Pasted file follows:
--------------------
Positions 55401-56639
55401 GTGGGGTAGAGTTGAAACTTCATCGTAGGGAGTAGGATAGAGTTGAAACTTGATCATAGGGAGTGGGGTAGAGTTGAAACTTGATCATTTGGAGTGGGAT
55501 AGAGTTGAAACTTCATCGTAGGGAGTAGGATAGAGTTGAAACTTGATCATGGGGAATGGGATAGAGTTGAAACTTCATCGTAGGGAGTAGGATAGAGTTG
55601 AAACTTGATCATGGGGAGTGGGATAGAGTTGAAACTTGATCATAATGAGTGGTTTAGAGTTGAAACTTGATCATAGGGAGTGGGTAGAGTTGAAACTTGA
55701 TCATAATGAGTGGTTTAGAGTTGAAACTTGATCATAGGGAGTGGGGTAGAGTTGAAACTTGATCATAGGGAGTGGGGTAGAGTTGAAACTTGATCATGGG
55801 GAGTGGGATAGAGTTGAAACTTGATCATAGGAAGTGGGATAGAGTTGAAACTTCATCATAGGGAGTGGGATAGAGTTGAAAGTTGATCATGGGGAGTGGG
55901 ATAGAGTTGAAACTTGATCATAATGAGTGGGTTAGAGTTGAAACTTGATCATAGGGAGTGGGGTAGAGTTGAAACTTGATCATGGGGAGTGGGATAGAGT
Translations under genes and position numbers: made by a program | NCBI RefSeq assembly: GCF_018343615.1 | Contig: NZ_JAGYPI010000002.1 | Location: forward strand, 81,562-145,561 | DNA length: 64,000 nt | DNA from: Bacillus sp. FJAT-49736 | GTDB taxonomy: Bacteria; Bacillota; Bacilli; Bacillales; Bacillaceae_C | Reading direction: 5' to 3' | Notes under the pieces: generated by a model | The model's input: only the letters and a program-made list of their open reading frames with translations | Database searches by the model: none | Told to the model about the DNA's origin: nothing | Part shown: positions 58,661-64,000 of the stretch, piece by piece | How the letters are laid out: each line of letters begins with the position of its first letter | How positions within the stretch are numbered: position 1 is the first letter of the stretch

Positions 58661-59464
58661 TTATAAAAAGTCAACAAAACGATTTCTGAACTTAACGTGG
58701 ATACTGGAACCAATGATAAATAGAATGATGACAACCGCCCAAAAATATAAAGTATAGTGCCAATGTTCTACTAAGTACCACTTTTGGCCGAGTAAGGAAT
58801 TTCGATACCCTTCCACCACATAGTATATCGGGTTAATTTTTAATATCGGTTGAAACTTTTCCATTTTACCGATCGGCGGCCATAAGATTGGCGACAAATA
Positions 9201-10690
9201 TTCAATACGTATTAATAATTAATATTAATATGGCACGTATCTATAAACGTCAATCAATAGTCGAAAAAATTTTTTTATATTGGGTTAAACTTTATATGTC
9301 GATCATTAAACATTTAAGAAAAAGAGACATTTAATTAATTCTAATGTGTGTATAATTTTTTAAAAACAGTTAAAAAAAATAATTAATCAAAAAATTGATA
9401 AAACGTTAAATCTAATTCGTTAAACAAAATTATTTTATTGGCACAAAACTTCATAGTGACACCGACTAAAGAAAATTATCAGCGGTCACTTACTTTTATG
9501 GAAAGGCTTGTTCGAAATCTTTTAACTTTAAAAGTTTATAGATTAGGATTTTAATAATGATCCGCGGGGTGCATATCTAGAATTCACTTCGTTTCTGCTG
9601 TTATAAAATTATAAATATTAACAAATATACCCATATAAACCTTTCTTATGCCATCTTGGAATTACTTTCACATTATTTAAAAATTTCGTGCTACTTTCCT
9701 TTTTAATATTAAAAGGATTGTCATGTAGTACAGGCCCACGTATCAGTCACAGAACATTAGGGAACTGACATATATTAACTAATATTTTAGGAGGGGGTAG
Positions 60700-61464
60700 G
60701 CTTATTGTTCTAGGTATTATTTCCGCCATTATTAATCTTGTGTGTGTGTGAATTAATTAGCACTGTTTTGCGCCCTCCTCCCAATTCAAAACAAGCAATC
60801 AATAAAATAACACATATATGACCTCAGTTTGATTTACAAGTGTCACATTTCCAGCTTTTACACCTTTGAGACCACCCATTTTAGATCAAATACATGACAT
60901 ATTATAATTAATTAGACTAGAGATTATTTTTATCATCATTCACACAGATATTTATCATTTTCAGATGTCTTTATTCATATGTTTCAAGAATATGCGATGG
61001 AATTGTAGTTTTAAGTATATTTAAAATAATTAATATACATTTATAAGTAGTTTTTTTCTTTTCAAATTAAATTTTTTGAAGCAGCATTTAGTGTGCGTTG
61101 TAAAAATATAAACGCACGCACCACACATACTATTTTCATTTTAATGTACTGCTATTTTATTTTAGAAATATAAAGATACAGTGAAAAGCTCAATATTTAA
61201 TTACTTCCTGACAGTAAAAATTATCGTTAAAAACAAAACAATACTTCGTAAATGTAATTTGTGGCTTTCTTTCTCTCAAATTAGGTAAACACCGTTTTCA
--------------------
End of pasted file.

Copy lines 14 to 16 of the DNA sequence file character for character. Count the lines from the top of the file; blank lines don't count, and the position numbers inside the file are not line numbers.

9201 TTCAATACGTATTAATAATTAATATTAATATGGCACGTATCTATAAACGTCAATCAATAGTCGAAAAAATTTTTTTATATTGGGTTAAACTTTATATGTC
9301 GATCATTAAACATTTAAGAAAAAGAGACATTTAATTAATTCTAATGTGTGTATAATTTTTTAAAAACAGTTAAAAAAAATAATTAATCAAAAAATTGATA
9401 AAACGTTAAATCTAATTCGTTAAACAAAATTATTTTATTGGCACAAAACTTCATAGTGACACCGACTAAAGAAAATTATCAGCGGTCACTTACTTTTATG